TONY MATELLI [solo-exhibition] at Andréhn-Schiptjenko, February 1 – March 9, 2019
Tony Matelli at Andréhn-Schiptjenko
February 1 – March 9, 2019
Andréhn-Schiptjenko is proud to present Tony Matelli’s sixth solo show at the gallery, celebrating two decades of collaboration with the artist. The opening takes place on Friday February 1, 2019 between 5-8 pm and coincides with the opening of the gallery’s new space at Linnégatan 31 in Stockholm.
Matelli works in a variety of sculptural techniques and materials, his œuvre displaying an uncanny fusion of conceptual clarity and technical breadth. Many issues of his generation — alienation, ambivalence, and decadence — manifest themselves directly in his work. His sculptures possess a concision and frankness that can simultaneously seem crass and profound. There is also an element of provocation; a protest against playing by the universally accepted rules or conventions that exist as an inseparable part of the world that surrounds us. His sculptures can best be described as anti-monuments, re-interpreting the tradition of hyperrealism in American sculpture.
For this exhibition Matelli has produced extraordinary new works that further develop some of his recent themes, exploring entropy in various forms. Using shapes from classical sculpture, with its connotations of history, culture and class, artificially aging them through various forms of distress, and bedecking them with hyperrealistic perishables – strawberries, romaine, a hot-dog sandwich cast in painted bronze – results in something that looks very old acting as support for something superbly fresh. Made of materials that do not age the works relate to both eternal youth and the passage of time. The duality is poetic but also formal.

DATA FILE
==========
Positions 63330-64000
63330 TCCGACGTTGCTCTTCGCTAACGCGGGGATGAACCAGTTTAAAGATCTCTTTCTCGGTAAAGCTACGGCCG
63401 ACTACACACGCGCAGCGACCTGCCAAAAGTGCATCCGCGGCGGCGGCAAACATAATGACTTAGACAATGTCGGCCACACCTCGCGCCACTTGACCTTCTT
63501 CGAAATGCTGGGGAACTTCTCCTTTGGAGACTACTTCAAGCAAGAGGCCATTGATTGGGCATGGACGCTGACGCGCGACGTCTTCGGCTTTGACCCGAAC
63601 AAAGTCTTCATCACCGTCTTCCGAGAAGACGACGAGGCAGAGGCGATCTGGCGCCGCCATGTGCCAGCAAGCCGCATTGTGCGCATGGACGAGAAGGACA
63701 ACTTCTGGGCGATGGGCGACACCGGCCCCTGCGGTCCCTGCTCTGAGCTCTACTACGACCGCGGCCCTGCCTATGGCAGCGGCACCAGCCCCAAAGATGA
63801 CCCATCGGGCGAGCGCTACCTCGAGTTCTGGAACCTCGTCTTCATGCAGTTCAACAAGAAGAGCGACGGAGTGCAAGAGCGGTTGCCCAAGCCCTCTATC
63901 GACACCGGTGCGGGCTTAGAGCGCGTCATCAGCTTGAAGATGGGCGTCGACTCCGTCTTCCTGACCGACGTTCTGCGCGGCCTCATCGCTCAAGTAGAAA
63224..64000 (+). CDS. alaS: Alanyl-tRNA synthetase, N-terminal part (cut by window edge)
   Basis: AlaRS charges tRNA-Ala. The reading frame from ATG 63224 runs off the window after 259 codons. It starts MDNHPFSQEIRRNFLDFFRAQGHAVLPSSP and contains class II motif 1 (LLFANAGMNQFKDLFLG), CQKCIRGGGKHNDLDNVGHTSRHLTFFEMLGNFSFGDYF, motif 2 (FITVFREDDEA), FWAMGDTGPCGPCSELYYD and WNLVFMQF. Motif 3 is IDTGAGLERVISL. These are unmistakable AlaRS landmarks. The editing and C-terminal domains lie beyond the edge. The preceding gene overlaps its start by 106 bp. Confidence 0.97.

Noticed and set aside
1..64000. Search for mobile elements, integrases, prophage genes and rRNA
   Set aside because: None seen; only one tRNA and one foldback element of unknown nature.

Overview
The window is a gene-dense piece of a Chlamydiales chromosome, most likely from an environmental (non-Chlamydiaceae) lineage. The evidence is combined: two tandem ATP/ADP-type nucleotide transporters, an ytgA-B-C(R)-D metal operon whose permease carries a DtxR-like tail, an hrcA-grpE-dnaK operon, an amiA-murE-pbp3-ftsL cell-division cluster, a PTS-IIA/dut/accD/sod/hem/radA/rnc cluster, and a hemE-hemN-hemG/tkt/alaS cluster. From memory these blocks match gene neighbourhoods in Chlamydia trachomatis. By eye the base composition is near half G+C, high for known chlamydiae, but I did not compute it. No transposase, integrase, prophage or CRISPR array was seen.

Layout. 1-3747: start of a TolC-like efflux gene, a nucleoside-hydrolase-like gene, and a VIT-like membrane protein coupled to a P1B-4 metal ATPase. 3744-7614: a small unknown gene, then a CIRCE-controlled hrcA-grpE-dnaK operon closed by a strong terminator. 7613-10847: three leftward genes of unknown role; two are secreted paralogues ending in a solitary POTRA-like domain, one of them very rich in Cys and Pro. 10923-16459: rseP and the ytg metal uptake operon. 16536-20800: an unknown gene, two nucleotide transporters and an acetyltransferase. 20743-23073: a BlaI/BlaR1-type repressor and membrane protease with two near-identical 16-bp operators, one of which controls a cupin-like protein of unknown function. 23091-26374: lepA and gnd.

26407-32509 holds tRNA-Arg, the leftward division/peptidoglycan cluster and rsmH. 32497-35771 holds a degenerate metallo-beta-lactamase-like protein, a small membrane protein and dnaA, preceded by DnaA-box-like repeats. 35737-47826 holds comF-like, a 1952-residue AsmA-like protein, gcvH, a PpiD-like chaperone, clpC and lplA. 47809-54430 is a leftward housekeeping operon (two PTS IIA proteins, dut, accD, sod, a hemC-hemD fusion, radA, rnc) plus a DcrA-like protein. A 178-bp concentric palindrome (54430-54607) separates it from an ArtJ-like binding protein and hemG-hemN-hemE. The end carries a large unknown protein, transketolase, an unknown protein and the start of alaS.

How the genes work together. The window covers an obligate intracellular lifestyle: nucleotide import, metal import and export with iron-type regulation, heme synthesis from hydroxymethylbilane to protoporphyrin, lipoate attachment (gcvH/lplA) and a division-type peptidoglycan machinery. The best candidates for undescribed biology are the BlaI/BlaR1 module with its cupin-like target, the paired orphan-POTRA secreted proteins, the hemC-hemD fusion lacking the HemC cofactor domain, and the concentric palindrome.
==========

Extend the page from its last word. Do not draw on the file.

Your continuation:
Tony Matelli (b. 1971) lives and works in Brooklyn. Recent institutional solo exhibitions include I Hope All Is Well… at 500 Capp Street, San Francisco, USA 2018, Garden at The Aldrich Contemporary Art Museum, Ridgefield, USA in 2017 and Realisms at The State Hermitage Museum, St. Petersburg, Russia, amongst others. His work is widely collected and included in major public and private collections around the world.
For more information and images, please contact Ebba von Beetzen at firstname.lastname@example.org.
The gallery’s new space is in a building from 1937 designed by architect Albin Stark and displays features of the late functionalist movement. The space has been conceptualized for Andréhn-Schiptjenko by architect Albert France Lanord of AF-L Architects.
Later this spring the gallery will open a project space in the Marais district of Paris, more information to follow.
Next show: Siri Derkert, March 14 – April 27.